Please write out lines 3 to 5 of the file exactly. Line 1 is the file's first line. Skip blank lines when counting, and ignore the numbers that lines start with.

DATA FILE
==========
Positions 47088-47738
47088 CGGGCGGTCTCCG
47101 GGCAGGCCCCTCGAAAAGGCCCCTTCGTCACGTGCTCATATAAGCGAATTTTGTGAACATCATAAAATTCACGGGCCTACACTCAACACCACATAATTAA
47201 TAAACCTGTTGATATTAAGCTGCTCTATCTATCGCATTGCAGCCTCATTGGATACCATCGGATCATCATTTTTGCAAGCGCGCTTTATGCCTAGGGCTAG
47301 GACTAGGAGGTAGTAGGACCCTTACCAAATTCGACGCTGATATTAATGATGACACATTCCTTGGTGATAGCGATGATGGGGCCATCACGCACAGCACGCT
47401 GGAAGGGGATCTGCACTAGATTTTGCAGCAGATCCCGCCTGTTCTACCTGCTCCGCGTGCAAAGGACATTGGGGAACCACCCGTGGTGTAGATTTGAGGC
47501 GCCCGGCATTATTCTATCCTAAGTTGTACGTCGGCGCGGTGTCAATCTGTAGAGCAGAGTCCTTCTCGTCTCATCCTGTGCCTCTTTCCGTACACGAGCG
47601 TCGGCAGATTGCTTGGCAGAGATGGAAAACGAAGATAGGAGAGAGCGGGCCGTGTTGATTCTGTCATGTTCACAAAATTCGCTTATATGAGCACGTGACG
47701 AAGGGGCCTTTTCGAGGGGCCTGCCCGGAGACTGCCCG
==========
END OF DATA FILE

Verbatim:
47101 GGCAGGCCCCTCGAAAAGGCCCCTTCGTCACGTGCTCATATAAGCGAATTTTGTGAACATCATAAAATTCACGGGCCTACACTCAACACCACATAATTAA
47201 TAAACCTGTTGATATTAAGCTGCTCTATCTATCGCATTGCAGCCTCATTGGATACCATCGGATCATCATTTTTGCAAGCGCGCTTTATGCCTAGGGCTAG
47301 GACTAGGAGGTAGTAGGACCCTTACCAAATTCGACGCTGATATTAATGATGACACATTCCTTGGTGATAGCGATGATGGGGCCATCACGCACAGCACGCT